3. Money chases people of value
When Thyrocare went for an IPO, it was hugely oversubscribed and investors had to move the court to get Thyrocare shares allotted to them.
His advice to young entrepreneurs and businessmen were to stop doing anything for money. Look at what your customers are getting out of you. Ask yourself, if you are able to touch maximum lives, are you able to create massive employment?
Money just happens and it’s an energy exchange for the massive value you are adding to your marketplace.
Value happens because you fill a gap, scale happens because your business model can be replicated.
What can we create that people want and can be easily copied?
4. Live within your means
Guess, its embedded in the Indian genes and especially the South Indian genes to be frugal naturally. They just don’t spend on things that they don’t need.
Velumani was saddened to see so many young entrepreneurs buying fancy Audi cars within 2 years of their business. It wasn’t necessary and it comes with a cost, either your employees are not paid well or your customers are getting short changed.
It won’t be a sustainable business model where the promoter is growing at the cost of the business.
He and his family stayed in the basement of their diagnostic clinic for decades because all of their needs were met and there was no need to move to a lavish house and buy things that people considered as status symbols.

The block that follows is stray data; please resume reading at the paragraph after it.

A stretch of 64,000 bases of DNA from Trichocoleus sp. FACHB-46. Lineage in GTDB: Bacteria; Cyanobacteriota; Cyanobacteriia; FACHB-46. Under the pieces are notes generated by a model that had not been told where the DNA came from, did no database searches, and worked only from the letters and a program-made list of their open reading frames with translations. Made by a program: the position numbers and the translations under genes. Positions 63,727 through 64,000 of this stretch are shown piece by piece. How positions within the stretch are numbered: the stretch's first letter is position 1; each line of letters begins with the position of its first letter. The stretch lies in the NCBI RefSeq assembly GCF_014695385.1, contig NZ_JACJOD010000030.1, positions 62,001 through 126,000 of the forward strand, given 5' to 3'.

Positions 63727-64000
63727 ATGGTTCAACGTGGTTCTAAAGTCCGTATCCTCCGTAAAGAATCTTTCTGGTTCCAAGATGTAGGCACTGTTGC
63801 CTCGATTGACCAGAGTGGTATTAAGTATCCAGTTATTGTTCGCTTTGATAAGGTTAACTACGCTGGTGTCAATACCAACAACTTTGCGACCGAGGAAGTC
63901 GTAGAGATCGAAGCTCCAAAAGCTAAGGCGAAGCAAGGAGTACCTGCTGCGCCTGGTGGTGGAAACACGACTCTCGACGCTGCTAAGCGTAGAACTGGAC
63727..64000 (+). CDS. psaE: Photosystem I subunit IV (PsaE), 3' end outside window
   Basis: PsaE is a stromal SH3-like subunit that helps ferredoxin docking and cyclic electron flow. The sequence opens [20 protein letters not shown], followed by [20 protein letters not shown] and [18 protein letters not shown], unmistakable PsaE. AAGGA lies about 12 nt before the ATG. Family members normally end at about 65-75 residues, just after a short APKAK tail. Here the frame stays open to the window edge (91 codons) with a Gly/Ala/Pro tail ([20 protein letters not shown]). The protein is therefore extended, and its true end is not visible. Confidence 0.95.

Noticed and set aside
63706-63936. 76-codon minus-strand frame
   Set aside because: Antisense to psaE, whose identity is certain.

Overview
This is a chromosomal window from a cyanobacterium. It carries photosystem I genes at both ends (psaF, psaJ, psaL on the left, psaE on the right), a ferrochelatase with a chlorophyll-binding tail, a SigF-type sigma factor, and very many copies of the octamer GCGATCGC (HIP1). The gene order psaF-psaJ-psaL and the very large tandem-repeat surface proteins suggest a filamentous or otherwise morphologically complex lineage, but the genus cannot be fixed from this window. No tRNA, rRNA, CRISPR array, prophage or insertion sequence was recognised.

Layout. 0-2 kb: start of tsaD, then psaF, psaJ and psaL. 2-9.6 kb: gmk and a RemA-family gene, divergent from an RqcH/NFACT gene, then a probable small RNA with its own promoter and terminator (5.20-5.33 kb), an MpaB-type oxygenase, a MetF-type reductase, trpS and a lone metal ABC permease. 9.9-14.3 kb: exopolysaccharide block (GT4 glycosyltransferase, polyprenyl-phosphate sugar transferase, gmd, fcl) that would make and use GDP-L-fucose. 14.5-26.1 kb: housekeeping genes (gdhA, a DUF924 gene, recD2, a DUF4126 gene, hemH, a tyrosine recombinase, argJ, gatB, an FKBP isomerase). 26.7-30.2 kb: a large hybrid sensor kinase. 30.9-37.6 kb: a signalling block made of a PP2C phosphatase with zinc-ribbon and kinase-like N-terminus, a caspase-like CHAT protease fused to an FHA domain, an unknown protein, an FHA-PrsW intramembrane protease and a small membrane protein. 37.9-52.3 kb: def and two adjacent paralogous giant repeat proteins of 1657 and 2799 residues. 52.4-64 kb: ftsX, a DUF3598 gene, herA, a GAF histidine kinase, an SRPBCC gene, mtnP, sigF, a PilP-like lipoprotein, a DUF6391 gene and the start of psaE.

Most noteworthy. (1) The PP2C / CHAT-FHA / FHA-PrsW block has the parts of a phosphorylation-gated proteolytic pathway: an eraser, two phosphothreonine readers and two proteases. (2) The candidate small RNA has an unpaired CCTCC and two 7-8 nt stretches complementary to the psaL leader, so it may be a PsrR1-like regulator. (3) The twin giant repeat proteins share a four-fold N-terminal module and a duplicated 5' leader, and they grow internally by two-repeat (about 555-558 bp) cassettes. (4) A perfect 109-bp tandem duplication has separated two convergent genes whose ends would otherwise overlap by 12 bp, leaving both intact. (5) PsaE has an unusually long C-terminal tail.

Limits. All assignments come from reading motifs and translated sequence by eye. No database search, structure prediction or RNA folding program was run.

Huge lesson in economics and humility.
Most of our financial problems coming from our impulsive buying and trying to prove someone else, who doesn’t matter that “I have arrived”. There is a huge price to pay for such a lifestyle and is not conducive to wealth-creation.
5. Every business is show-business
The last lesson within 20 minutes of observing him was Sales pitches or any kind of presentation where you are at the spotlight is show-business. Period.
Whether we go for an interview, meet a customer, or do demo, think like an actor. Lights on, and you are on. Lights off and you pack up.
It’s incredible how he was able to maintain the same energy, have great voice modulation and articulation when describing his sorrow and high moments.
He was speaking in a conference which had Dennis Waitley, Kevin Green and many international speakers however he just stood out as the best amongst them.
Velumani had very ordinary looking powerpoint slides however had crisp messaging in them with very simple layouts. Its again a lesson, that the presenter has to be always better than his slides.
He had humor, references to Bollywood and Rajinikanth, he danced, swayed and clenched his fist, this was all theatrics but yes they worked.
Make yourself interesting first, before people are interested in you.
Author bio: Karmesh Ghosh, is Sales professional; has been hustling, and closing deals for the past 1.5 decades. Avid reader and loves foreign language movies. Writes on sales and marketing strategies for small and medium businesses. Currently, lives in Mumbai. Loves food and fast bikes.